Is the “recycling” of certain fashion trends going too far?
Maggie John discusses Netflix’s hit show, ‘Bridgerton’, following social media’s new-found obsession with Regency-era fashion
Trends come and go and, like most things in life, fashion is influenced by the past. We’ve moved from skinny jeans to flares as Y2K fashion trends continue to influence our style choices. Therefore, it’s no surprise that following the astounding success of Netflix’s Bridgerton, there has been growing interest in Regency-era fashion. Empire line dresses and corset style garments are expected to become even more more popular in the coming months.
So, why are people so enamoured by the fashion choices in Bridgerton? This style is, clearly, so different to the clothes we wear now. Of course, the fact we’ve all fallen in love with the characters is one probable reason as to why these styles are growing in popularity. Viewers see these brilliant female characters continuously donned in new dresses, made up of amazing fabrics, divine colours and immense detail. They’re truly works of art – each of them flattering and elegant. I think, in some ways, their beautiful presentation has made it easy to forget how uncomfortable and often pain-inducing these garments were.
Television and the media has been proven to be extremely influential within the world of fashion, and just because Bridgerton is set in the early 1800s, it’s no exception. A part of us wants some of its magic and the clothes are clearly a powerful tool . They’re both personal and convincing. It is clear that the focus on fashion is a key contributing factor to the show’s success, especially when considering its popularity on social media. TikTok stars can be seen sharing the best places to find Regency-era inspired clothing and, when these pieces are sold out, have even been making their own.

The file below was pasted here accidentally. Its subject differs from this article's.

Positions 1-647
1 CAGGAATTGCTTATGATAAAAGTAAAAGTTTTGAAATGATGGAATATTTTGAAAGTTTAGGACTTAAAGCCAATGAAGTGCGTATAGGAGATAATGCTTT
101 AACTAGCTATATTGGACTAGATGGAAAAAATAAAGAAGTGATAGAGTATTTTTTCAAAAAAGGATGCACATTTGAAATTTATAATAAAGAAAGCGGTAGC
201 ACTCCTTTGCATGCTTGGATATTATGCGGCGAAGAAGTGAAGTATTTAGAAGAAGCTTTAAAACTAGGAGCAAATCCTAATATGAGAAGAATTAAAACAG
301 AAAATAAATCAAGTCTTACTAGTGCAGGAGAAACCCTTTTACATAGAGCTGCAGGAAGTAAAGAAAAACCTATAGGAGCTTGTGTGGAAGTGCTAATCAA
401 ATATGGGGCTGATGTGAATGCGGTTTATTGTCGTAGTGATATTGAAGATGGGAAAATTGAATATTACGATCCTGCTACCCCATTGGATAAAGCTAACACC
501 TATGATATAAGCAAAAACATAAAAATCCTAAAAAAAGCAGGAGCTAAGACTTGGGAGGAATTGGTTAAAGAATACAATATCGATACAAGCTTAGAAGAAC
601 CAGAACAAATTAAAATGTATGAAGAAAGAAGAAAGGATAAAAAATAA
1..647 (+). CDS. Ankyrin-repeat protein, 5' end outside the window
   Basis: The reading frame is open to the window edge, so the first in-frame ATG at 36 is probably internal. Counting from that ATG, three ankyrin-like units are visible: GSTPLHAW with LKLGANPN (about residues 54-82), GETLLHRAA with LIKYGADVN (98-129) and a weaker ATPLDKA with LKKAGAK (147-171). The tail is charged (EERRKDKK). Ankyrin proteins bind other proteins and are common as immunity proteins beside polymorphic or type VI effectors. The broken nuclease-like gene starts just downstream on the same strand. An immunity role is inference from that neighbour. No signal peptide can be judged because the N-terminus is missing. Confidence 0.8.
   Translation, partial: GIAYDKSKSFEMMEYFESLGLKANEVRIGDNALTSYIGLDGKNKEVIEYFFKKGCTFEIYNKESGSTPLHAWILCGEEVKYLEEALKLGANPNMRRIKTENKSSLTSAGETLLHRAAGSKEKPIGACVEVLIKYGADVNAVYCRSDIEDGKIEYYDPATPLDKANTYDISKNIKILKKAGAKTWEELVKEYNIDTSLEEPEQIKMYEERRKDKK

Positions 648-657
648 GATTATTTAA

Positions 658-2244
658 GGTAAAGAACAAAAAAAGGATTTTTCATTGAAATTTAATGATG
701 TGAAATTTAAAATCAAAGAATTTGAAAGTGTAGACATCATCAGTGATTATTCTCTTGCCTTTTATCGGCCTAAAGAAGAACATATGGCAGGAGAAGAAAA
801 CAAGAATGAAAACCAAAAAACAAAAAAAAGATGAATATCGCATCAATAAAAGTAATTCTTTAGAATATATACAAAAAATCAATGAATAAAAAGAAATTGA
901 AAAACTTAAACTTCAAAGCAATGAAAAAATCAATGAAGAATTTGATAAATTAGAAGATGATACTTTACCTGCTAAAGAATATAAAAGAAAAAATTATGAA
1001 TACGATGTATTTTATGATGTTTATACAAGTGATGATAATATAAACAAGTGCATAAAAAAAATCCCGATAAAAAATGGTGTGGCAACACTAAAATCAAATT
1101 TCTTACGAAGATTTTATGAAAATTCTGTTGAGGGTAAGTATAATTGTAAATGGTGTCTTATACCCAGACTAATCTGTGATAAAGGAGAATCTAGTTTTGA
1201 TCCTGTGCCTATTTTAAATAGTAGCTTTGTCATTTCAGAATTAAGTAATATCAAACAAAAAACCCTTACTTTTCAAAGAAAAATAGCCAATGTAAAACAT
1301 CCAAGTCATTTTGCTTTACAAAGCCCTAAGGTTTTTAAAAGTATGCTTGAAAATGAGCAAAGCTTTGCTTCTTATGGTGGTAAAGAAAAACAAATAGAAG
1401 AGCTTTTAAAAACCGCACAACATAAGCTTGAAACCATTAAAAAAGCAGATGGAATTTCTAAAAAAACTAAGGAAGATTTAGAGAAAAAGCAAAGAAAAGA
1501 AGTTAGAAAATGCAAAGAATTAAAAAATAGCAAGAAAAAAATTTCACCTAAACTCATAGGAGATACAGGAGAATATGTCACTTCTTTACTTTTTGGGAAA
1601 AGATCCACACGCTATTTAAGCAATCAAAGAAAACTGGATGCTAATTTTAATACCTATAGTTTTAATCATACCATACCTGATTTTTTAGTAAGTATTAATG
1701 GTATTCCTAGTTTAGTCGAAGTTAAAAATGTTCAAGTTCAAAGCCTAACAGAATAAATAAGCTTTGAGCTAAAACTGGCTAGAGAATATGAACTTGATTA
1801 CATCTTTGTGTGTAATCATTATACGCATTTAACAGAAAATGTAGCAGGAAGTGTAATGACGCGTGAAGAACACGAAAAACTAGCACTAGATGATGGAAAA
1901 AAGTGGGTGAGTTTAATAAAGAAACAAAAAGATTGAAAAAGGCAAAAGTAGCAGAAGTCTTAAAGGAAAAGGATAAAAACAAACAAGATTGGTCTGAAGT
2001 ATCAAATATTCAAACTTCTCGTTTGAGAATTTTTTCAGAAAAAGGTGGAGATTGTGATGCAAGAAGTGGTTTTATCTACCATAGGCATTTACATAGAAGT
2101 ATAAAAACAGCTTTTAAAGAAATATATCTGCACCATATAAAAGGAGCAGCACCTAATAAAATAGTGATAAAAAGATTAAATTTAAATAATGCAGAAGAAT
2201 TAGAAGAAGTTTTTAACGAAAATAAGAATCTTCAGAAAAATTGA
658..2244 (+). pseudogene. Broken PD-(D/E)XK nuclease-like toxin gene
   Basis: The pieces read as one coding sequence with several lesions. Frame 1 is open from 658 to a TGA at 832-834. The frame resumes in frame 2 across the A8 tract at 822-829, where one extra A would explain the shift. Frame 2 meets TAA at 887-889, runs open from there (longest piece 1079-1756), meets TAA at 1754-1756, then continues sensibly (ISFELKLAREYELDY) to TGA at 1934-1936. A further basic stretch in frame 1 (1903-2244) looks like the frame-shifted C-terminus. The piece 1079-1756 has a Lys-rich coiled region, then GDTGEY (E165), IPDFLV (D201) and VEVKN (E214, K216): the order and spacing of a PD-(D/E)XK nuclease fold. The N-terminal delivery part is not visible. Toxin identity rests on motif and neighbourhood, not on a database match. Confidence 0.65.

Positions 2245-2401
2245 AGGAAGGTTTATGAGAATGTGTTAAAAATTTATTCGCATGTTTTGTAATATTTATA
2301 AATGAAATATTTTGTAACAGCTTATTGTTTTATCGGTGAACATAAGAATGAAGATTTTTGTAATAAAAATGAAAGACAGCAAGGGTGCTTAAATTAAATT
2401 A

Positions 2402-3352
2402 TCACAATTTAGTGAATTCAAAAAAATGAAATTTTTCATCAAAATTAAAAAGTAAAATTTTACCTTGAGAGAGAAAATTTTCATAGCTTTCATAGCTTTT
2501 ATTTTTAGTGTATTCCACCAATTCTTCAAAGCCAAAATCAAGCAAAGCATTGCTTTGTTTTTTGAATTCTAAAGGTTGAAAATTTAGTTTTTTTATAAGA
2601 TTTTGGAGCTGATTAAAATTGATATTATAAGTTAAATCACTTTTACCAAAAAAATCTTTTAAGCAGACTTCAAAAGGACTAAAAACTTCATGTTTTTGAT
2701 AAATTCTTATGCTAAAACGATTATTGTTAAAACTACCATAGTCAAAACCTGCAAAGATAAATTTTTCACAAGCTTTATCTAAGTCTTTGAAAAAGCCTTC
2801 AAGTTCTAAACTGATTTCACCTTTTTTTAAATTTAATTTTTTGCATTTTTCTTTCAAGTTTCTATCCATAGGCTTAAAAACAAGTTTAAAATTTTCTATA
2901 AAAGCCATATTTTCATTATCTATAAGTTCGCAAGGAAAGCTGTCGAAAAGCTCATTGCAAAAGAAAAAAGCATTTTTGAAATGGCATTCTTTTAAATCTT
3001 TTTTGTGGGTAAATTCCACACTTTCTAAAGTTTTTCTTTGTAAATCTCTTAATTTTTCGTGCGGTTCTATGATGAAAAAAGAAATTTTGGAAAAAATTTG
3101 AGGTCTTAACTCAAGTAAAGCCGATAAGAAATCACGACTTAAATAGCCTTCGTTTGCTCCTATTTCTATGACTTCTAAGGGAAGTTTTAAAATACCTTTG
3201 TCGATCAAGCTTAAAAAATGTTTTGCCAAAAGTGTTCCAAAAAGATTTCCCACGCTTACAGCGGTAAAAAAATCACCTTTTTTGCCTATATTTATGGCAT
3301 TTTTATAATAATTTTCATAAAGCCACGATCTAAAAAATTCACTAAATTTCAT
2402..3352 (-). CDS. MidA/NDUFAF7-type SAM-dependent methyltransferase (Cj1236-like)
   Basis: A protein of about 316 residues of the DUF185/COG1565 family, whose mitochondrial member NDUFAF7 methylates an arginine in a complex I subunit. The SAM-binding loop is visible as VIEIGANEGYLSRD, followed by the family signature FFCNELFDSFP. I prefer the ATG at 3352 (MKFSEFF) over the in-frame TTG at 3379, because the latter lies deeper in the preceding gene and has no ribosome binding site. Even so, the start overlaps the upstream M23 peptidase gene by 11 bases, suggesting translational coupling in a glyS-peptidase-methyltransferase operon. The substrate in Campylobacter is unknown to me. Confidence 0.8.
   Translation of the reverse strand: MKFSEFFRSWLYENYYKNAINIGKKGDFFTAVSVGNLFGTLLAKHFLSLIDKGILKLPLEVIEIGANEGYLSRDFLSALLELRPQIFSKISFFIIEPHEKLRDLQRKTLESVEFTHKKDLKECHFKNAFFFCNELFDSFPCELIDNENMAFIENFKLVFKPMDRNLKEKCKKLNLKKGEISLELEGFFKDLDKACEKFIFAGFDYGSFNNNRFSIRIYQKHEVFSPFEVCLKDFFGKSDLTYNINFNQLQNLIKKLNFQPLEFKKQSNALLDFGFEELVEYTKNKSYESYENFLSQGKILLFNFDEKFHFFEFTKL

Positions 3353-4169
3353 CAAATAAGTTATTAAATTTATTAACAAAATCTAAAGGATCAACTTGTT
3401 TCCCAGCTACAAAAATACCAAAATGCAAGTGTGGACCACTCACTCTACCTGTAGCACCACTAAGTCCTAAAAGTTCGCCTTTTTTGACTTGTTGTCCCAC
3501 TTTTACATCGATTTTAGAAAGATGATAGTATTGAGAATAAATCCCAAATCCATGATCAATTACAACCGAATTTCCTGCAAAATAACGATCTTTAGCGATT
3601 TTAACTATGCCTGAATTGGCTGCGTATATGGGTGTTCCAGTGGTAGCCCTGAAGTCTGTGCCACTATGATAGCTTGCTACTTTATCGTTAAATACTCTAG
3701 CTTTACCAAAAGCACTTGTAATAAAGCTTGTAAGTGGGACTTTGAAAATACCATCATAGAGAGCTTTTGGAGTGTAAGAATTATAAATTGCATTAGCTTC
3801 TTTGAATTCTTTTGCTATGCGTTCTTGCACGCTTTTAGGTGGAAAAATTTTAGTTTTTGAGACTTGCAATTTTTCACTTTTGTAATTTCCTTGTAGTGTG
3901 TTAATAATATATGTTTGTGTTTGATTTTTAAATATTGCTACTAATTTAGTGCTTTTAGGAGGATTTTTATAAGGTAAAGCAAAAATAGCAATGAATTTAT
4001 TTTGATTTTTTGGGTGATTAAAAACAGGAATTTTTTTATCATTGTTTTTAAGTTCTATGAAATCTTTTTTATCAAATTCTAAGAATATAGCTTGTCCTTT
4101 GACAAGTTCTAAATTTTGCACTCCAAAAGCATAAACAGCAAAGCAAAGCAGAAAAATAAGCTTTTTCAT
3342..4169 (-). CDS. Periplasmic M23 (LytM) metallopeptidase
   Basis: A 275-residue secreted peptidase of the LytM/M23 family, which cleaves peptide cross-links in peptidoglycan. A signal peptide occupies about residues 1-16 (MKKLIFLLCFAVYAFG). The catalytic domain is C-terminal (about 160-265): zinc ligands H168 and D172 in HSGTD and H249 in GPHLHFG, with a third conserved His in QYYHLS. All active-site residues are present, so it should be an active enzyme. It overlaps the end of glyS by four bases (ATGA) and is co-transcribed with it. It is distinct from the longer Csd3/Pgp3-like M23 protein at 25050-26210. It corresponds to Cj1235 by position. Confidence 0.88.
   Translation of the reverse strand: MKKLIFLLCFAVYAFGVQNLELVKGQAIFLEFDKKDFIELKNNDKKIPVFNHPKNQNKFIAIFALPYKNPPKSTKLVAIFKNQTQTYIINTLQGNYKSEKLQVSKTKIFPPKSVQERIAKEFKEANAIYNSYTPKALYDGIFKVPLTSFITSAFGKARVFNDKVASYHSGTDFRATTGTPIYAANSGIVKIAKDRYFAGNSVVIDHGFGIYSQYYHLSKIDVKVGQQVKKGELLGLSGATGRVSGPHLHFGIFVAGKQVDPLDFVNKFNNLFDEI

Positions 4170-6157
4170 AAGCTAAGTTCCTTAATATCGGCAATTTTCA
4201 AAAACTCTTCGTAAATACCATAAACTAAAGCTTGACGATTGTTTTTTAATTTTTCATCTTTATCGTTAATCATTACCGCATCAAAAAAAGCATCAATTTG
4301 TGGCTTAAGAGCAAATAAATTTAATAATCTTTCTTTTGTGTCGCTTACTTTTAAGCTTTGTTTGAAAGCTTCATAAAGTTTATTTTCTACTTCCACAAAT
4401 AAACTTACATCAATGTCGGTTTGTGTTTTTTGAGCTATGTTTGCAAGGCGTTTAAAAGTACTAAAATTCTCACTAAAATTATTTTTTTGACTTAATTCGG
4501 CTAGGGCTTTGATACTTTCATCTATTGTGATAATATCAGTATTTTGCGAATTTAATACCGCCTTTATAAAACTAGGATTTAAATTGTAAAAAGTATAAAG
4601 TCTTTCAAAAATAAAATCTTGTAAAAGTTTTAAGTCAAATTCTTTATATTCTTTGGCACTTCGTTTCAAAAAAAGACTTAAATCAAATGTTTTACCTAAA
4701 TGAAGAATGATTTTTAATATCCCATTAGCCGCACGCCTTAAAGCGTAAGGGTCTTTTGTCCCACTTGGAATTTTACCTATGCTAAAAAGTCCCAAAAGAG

The costumes were created by the renowned Ellen Mirojnick, known for her work in Fatal Attraction or The Greatest Showman. According to Mirojnick’s interview with Vogue, they took inspiration from the silhouettes and styles of London’s Regency period, simultaneously shifting the colour palette and fabrications to those of the 1950s and 60s (notably paying particular homage to Dior dresses). These dresses feel modern, despite being inspired by decades past. I would argue, then, that it is their modern feel that means recent social media trends have found it easy to draw inspiration from them. Clearly, it is not so difficult to make ‘new’ of something that would otherwise be considered outdated.
Some may wonder whether “recycling” supposed trends from the Regency era is too much. Perhaps they’re too old and these styles simply don’t work in today’s society. I must disagree. I think these trends only confirm the idea that clothing is something to experiment with. If you want to dress in a certain way, don’t let anything stop you! We all need some of that Bridgerton magic at the moment.